On the question of whether the Republican candidates believe that the Bible is the Word of God, a better question is what they believe about some of these specific Bible verses (NASB), in light of their policies that oppress the poor, reward the rich, wage wars, and promote hatred against gay people:

    Words of the Hebrew prophets:
    “He has told you, O man, what is good;
    And what does the Lord require of you
    But to do justice, to love kindness,
    And to walk humbly with your God?”
    Micah 6:8

    “Is this not the fast which I chose,
    To loosen the bonds of wickedness,
    To undo the bands of the yoke,
    And to let the oppressed to free,
    And break every yoke?
    Is it not to divide your bread with the hungry,
    And bring the homeless poor into the house;
    When you see the naked, to cover him;
    And not to hide yourself from your own flesh?
    . . .
    If you remove the yoke from your midst,
    The pointing of the finger, and speaking wickedness,
    And if you give yourself to the hungry,
    And satisfy the desire of the afflicted,
    Then you light will rise in the darkness,
    And your gloom will become like midday.”
    Isaiah 58:6-10

    Words of Jesus:
    “Blessed are the peacemakers, for they shall be called the sons of God.”
    Matthew 5:9

    “Let your light shine before men in such a way that they may see your good works, and glorify your Father who is in heaven.”
    Matthew 5:16

    “But I say to you, love your enemies, and pray for those who persecute you.”
    Matthew 5:44

    “Do not judge lest you be judged yourselves.
    . . .
    And why do you look at the speck in your brother’s eye, but do not notice the log that is in your own eye?
    . . .
    You hypocrite, first take the log out of your own eye, and then you will see clearly enough to take the speck out of your brother’s eye.”
    Matthew 7:1-5

    Words of the apostle Paul:
    “But those who want to get rich fall into temptation and a snare and many foolish and harmful desires which plunge men into ruin and destruction.
    For the love of money is a root of all sorts of evil.”
    1 Timothy 6:9-10

    And a warning from Jesus:
    “Beware of the false prophets, who come to you in sheep’s clothing, but inwardly are ravenous wolves. You will know them by their fruits.”
    Matthew 7:15-16

    What is frightening to me is that the world seems to be flowing backwards. We are leaving the age of Enlightenment that informed the basic principles of the founding of the United States and, much like some other nations, are retreating into religious bigotry and "faith-based" fundamentalism. How are the evangelicals who want to abolish Darwinism from public schools any different from muslim fundamentalists who reject modern concepts of democracy or the equality of women? Each believes literally in their Holy Book and doesn't tolerate any positions that don't conform specifically to their own beliefs - and furthermore, want these beliefs to be reflected in the laws of their nation.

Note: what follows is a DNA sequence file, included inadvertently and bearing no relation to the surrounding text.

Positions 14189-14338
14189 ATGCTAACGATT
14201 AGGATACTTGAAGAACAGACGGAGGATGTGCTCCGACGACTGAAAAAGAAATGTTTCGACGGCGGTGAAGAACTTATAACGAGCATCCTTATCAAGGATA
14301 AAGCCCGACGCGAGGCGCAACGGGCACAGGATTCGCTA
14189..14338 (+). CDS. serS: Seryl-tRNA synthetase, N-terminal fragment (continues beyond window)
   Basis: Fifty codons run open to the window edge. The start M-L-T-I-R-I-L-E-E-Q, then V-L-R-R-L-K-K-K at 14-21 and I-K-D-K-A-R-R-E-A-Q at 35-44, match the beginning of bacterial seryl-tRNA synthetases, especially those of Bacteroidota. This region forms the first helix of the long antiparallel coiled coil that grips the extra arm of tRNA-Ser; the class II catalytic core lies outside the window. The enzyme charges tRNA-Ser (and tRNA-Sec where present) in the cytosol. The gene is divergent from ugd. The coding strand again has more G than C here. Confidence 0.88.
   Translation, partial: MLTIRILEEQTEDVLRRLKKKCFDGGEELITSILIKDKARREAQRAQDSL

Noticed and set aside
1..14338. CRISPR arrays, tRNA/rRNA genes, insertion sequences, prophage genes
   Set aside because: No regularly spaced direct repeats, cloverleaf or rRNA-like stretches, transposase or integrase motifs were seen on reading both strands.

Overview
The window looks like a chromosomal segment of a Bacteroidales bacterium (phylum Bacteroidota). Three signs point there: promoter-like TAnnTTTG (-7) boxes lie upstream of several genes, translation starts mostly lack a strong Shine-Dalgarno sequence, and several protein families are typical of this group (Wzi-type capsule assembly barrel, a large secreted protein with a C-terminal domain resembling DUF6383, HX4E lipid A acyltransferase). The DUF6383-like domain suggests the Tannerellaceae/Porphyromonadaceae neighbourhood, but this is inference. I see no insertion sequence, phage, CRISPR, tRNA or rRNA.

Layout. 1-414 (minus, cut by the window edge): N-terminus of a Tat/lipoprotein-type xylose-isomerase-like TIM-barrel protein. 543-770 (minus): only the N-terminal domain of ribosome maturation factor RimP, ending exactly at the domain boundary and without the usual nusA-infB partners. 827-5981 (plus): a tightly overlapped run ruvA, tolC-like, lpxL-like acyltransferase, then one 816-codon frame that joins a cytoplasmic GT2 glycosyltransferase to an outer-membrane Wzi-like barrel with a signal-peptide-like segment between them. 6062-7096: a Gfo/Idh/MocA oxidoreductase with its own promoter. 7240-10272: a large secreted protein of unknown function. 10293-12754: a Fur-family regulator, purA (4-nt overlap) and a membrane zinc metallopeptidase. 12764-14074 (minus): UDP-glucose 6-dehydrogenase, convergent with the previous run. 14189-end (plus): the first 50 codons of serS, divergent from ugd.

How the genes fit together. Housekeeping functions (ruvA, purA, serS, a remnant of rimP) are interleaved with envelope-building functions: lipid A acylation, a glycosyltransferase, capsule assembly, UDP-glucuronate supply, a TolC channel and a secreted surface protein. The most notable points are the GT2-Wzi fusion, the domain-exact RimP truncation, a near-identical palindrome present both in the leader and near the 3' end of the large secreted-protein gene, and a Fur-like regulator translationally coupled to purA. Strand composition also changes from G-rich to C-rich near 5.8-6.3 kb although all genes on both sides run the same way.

It was interesting to hear the first part of Kennedy's speech as aired on your programme and how it differs so much from today's discourse. How far we have come! Unfortunately, in the wrong direction.

    In this age of faith based bigotry it is relevent to ask questions about religious belief. Several Roman Catholic bishops have pledged to deny the holy sacrements to our political leaders who vote against church orthodoxy. How can we expect our leaders to not be affected by these edicts?

    There has been a denial of the relationship between religion and politics in our country, along with others, for way too long. We must ask the questions that will bring to light these direct and indirect relationships. As a scholar of religion my self at the University of South Florida, I understand the importance of the role religion plays in all spheres of life, though I do not know all the mechanics, I have a humble appreciation for the power that religion holds. Did not Osama invoke the name of God? How about Michael Bray and the abortion clinic bombers? Aum Shinrikyo in Japan, the Montana Freeman, Christian Identity, Heavens Gate, all these groups around the world and in our backyard use religion as a way to empower and motivate others to action for the sake of their circumstances, are our politicians not doing the same?
    It is only with a renewed sense of appreciation, not acceptance or promotion, but simply a respect for something so enduring and powerful. Enduring enough to outlive the most controlling states, namely communism, and powerful enough that one would kill his or her self for the preservation of it. We must understand these relationships quickly or we are bound to wake up too late and be caught in the midst of a Fascist state.

    I think Mr. Jacques from Honolulu is correct: "...certain beliefs are completely incompatible with running this country..." I was raised in a Christian fundamentalist household, luckily escaping to the military as a young adult. However, it took another 25 years to finally get those beliefs completely out of my system. With these people (fundamentalists and probably most evangelicals) there is no compromise; there is no middle ground, e.g., G.W. Bush. How could one who believes that the Bible is the literal word of God make rational, unprejudiced decisions with regard to Israel and Palestine for example? I don't believe they can. Huckabee seems like a smart guy and a nice guy but he belongs in the pulpit, not in the Oval Office.

    Therefore, I think it is perfectly acceptable to ask questions about a candidate's religious beliefs; Questions such as "Do you believe that the Bible is the literal word of God", or "Do you believe that those who do not share your beliefs are destined for eternal damnation?" (Huckabee would have to answer "Yes" to both of these questions). This way voters will get more of the true measure of the candidate and a clearer idea of how he or she might govern.